Dogs in Hot Cars


hot-car

Summer is here and we’d like to remind everyone to NEVER leave anyone, especially children and animals, in a closed, parked vehicle.

Sadly, last year alone, 30 children died of heat stroke in the US; all preventable deaths. It doesn’t have to be warm outside for a car to become dangerously hot inside.

An independent study published in Pediatrics (2005) showed that the interior temperature of vehicles parked in outside temperatures ranging from 72 to 96°F rose steadily as time increased.

Elapsed time Temperature rise inside vehicle
10 minutes 19°F
20 minutes 29°F
30 minutes 34°F
60 minutes 43°F
1 to 2 hours 5-50°F

 

What does this mean? It means on an 80°F day, the temperature in the car can rise to 99°F in just 10 minutes. Ten minutes after that, it will be 109°F!

Cracking the windows does not help.

Dogs regulate their temperature by panting, expelling heat out. If the dog cannot expel the heat fast enough, the body temperature rises. At 104°F, a dog can no longer cope with reducing body heat and the oxygen demand goes up to where the dog’s temperature continues to rise. At 108°F, the heart, brain, liver, kidneys, and intestinal tracts begin breaking down, and the damage can progress at an alarming rate.

Rapid breathing, dry mouth and nose, rapid heart rate, and gums that become a dull, greyish-pink, or red, are all early stages of heat stroke. And, these symptoms can be followed in minutes by collapse, seizures, coma and death. See below for signs of heat stroke and learn more at noheatstroke.org.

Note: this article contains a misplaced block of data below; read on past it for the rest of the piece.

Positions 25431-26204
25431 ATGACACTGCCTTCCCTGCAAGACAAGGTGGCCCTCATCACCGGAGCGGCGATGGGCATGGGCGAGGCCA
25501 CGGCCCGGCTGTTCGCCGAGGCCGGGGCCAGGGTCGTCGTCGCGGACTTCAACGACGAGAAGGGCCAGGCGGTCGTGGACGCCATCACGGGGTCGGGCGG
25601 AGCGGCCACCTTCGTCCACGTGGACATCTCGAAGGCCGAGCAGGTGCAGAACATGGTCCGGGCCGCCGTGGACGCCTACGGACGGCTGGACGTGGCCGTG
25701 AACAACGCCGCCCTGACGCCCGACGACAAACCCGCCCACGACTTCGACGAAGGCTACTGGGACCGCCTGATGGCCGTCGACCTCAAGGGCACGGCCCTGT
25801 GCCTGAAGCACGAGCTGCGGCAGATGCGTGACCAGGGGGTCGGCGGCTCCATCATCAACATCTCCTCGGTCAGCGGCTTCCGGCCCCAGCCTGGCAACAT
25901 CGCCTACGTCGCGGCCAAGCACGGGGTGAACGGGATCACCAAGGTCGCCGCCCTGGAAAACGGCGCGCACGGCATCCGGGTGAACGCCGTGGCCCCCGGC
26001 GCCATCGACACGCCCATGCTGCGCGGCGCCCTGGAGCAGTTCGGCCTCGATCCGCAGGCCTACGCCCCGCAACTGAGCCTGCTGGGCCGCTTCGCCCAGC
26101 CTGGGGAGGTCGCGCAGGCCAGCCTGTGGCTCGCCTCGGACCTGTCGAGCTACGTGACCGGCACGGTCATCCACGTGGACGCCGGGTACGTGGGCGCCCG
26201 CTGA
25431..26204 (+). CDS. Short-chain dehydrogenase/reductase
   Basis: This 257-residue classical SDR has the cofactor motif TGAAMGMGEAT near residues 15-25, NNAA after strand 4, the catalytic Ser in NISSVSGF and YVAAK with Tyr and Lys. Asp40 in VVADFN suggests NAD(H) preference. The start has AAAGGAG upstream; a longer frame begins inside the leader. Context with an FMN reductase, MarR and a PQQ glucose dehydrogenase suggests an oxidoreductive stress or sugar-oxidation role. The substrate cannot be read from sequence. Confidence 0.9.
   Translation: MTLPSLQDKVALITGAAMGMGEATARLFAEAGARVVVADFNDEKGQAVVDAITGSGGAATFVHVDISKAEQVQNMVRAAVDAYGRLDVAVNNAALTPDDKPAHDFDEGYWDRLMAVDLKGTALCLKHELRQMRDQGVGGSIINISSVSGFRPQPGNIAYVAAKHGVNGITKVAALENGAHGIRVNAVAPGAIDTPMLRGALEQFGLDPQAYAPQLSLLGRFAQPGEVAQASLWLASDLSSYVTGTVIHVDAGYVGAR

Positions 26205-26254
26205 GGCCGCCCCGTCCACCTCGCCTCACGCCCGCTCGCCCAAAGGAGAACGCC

“When you do an autopsy on a dog that died this way [in a hot car], the organs are soupy.”
Shawn Messonnier, Veterinarian – Plano, Texas

 

Why can’t dogs handle heat?

Unlike humans, dogs don’t sweat. To cool down, they pant — they take quick, shallow breaths through open-mouths, often with their tongues sticking out. This helps to evaporate water from the moist lining of the oral cavity, cooling the animal. However, panting can actually add to the heat in a parked car and speed up overheating. To learn more about Thermoregulation and how dogs are ill equipped to handle the heat inside a parked car, please visit My Dog is Cool.

 

What To Do If You See A Pet Left In A Hot Car

(Source: My Dog is Cool – Help! I See a Dog In a Hot Car)

  1. Take down the car’s make, model, license-plate number and its specific location. Note a description and condition of the dog(s). Quickly use your smart phone or camera to film the situation, especially if any signs of distress are observed (see below). Also note the time and outside temperature if you have access to that information.
  2. If the owner can’t be found, call the non-emergency number of the local police or animal control and wait by the car for them to arrive. If you don’t have the local numbers, call 911. Along with getting help, this will create a “record” of the event (311 can also route you to the best agency to help). Some locations, such as malls, amusement parks or office buildings, will have on-site security that may be able to help take action.